Reasons why solo travel will give you a better social life. (Watch this video!)
I wouldn’t call myself “outgoing” or “the life of a party”.
As personable as I might have seemed to others growing up, there was always an intrinsically quiet and shy person inside, who longed to be a social butterfly, but felt like a failure at it. Always awkward at parties, my inability to connect with small talk chit-chat, weather, politics, business, verbal jousting (all totally not my thing)… all enhanced my flailing confidence. Those pinches of social loneliness haunted me into my adult years.
But then that all changed, when I began traveling alone. Solo travel boosted my social life!
Why people are driven to solo travel.
Solo travel isn’t always a traveler’s first choice. In fact, travelers are often driven to it out of necessity. The most common reasons tend to be:
– Difficulty aligning travel plans with friends.
– No one is interested in the countries you’re interested in.
– You can’t find friends with the same travel style or budget as you…
– And you’re tired of waiting on other people to start your dream to travel.
These were all of my reasons when I first started. But likewise I had many fears and self-doubts too, such as “Will I be able to get around by myself?” “Will I have to eat dinner all alone? “”What if I get into a bad situation and have no one to help me out?”
Is traveling alone lonely?
For a while, I believed this myth about solo travel being lonely. The mere thought of it reminded me of the pain of my social awkwardness. As a result, I put off solo travel for a long time.
We assume that “Solo” equals “Alone” and “Alone” must mean “Lonely”.
Having been a solo traveler for over six years, I find traveling alone is actually not lonely at all. It’s actually quite opposite. This was something my first solo trip to India revealed to me and has continued since. Traveling alone made me realize I am quite social, well-adjusted to meeting people, adaptable to changing cultures and conversational. If you can travel the world and converse with people from all corners of the globe, but can’t do so in a party at home,… then what gauge will you trust?
No, I’m not broken. Traveling alone, I’ve learned that… I’m just fine.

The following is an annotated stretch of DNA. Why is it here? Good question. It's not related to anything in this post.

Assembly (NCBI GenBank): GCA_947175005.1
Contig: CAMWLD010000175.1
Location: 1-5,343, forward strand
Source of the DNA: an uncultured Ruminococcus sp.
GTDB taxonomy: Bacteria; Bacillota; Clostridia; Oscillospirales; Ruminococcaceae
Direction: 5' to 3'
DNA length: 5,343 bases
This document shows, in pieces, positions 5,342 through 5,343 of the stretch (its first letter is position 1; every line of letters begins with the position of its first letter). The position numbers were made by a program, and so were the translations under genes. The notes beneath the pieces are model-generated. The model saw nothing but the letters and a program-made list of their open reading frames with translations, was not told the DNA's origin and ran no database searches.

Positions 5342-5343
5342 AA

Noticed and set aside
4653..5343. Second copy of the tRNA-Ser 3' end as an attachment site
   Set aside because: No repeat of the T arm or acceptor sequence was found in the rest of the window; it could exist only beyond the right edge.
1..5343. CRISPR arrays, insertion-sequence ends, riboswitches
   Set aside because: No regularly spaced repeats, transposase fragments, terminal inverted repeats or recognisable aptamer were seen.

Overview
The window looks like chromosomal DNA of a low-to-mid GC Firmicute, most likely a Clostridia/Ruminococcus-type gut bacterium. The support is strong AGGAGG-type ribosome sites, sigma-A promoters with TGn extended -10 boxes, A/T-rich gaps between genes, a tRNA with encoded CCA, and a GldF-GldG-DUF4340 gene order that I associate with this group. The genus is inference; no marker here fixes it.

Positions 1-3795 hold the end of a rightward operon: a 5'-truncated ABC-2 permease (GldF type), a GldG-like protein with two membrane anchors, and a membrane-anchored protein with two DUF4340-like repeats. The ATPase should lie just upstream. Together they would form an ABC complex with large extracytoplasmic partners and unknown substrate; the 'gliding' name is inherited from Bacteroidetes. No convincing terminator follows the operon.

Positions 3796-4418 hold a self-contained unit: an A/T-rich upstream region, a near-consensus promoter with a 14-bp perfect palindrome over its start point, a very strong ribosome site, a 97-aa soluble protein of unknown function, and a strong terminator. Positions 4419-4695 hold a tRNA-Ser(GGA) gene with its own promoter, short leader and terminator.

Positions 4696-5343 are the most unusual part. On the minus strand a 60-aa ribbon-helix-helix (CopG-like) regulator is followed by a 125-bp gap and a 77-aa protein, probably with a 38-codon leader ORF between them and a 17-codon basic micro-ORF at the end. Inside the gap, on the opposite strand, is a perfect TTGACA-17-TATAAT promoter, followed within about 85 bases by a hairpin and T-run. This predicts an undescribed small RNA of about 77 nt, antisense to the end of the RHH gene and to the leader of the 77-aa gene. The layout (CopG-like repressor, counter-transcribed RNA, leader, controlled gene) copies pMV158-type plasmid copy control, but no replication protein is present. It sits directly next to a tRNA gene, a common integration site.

Reasons why solo travel is not lonely
These days, I meet more and more women traveling alone. I also meet many first-timers and when I ask them if they feel lonely, a majority of them deny the myth of loneliness. Many tend to say the same thing– I feel I’m almost never alone.
Of course, there’s always exceptions to the rule. Admittedly, I have my winces of loneliness, but they’re nowhere near the loneliness of being at a party among people I had no shared interests with or I’m traveling with someone, whose travel style is not a good match. Solo travel has opened me to a larger and more vibrant social life. It’s better and more active than my social life at home. How can this be?
1. Solo travel makes you more open to making friends
Alone, I have the potential to meet more people. People are easier to meet when you’re on-the-road. No one talks about their job or concerned with their ego. Everyone is excited to share, meet, explore the adventure around them… which is Travel. Travel is the passion string and conversational piece that binds. You won’t find yourself struggling to find things to talk about here.
2. Being alone makes you more approachable.
Locals and travelers are more inclined to offer you aid when you look lost, if you’re alone. Being alone makes you less intimidating.
3. People feel more protective towards women traveling alone.
I always find people soften towards me because I am a woman. Locals, fellow travelers, mothers, single men.. every one of these people have offered shelter to me at some point of my travels. I’ve had local families offer assistance or take me under their wing, if they see danger headed in my direction.
4. Solo travel teaches you to befriend or adapt to your environment quickly
Travelers often carry a little fear when entering “foreign” environments. It’s natural. But as a solo traveler, I only have myself to rely on and because I can’t do it all alone… I have to befriend my environment and find resource in it. I have no choice but to rely on locals, travelers and the new environment around me. So I don’t feel fear of my environment. Instead, I find comfort in it. I make it my home.
5. Solo traveler’s survival instinct will forces you to be direct and outgoing.
If you’re shy, solo travel is a perfect cure to breaking you out of your shell. Based on the innate will to survive and the fact you’ll need help in order to get around, you’ll talk to strangers to get crucial information. The greater your need, the less self-conscious you feel in asking for it.
6. With solo travel, you have the power to create your travel experience.
Many first time soloists don’t understand the freedom at their fingertips, but if they put a little effort into it, they quickly learn. The world is a buffet and you can pick and choose your experiences and who you want to travel with, invite to dinner, share a ride with, etc… Being on the road makes people open-minded to experiencing new things and people. Most travelers are open to meeting others and joining up in activities. Thus, being alone is a choice.